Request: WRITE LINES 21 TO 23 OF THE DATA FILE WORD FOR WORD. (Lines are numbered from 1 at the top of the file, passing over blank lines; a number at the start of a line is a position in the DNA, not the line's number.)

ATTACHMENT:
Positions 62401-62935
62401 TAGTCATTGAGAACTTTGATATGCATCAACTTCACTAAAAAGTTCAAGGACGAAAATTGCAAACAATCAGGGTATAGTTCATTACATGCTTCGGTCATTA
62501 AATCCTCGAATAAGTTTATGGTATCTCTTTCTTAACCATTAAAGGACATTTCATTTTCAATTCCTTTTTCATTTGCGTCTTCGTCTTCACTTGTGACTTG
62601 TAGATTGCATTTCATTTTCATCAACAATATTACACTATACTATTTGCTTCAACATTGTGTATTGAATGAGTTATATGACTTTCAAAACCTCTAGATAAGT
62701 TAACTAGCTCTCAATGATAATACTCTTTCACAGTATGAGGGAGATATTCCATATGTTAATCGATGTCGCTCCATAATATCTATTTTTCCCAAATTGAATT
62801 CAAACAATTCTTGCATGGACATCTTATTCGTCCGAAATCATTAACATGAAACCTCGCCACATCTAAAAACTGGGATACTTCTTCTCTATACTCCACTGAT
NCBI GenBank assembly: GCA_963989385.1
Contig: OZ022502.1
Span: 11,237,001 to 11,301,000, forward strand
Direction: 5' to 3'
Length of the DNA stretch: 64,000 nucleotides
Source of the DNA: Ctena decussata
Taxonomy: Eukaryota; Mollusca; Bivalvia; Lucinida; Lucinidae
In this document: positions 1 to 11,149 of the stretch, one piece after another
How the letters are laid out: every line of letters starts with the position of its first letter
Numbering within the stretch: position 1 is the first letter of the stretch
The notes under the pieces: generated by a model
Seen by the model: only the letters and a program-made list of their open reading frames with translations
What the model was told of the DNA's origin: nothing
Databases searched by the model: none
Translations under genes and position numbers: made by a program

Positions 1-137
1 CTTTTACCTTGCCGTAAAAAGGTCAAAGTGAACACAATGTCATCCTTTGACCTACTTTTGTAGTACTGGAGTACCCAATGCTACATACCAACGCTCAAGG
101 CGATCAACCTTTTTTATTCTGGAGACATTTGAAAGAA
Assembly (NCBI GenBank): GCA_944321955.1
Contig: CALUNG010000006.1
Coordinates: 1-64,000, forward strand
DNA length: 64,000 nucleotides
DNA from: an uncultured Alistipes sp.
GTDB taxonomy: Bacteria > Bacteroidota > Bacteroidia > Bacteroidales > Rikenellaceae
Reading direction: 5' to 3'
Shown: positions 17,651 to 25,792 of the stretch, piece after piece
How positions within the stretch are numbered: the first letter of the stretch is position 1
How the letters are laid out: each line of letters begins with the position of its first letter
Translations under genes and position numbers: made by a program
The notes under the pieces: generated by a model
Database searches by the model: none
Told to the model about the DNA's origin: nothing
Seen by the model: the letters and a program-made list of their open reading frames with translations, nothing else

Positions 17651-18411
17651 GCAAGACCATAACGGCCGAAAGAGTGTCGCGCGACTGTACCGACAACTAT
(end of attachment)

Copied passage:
Translations under genes and position numbers: made by a program

Positions 1-137
1 CTTTTACCTTGCCGTAAAAAGGTCAAAGTGAACACAATGTCATCCTTTGACCTACTTTTGTAGTACTGGAGTACCCAATGCTACATACCAACGCTCAAGG